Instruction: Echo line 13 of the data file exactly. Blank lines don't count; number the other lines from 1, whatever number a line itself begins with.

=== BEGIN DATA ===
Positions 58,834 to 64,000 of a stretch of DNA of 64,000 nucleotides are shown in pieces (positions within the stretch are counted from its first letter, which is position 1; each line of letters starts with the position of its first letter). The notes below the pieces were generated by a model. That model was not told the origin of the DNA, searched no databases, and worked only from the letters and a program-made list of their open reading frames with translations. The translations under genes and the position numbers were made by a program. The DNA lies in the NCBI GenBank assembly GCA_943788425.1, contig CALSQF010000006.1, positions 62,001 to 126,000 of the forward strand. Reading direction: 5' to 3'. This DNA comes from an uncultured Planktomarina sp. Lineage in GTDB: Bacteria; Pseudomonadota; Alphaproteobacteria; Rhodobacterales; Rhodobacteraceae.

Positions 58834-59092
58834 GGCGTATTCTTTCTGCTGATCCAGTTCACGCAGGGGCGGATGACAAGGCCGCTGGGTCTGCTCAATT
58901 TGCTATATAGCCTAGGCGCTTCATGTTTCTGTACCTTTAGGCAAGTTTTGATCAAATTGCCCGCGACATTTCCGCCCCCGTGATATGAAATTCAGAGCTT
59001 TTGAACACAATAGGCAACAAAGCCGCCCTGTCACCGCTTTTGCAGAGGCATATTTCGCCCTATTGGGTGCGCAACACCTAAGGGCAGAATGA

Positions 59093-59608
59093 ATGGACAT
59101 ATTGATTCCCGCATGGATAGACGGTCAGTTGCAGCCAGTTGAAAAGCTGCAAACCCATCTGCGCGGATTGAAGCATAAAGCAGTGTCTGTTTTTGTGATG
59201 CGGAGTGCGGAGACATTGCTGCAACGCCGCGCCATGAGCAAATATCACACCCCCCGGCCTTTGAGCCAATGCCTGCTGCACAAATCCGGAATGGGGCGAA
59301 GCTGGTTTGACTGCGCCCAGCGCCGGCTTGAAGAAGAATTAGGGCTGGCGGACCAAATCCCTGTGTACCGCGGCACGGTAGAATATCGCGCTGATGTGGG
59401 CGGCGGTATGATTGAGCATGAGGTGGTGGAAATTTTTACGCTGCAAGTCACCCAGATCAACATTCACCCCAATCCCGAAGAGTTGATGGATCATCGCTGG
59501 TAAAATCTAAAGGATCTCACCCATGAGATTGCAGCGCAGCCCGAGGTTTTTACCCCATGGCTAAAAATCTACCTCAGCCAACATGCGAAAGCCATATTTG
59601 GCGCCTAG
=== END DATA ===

59601 GCGCCTAG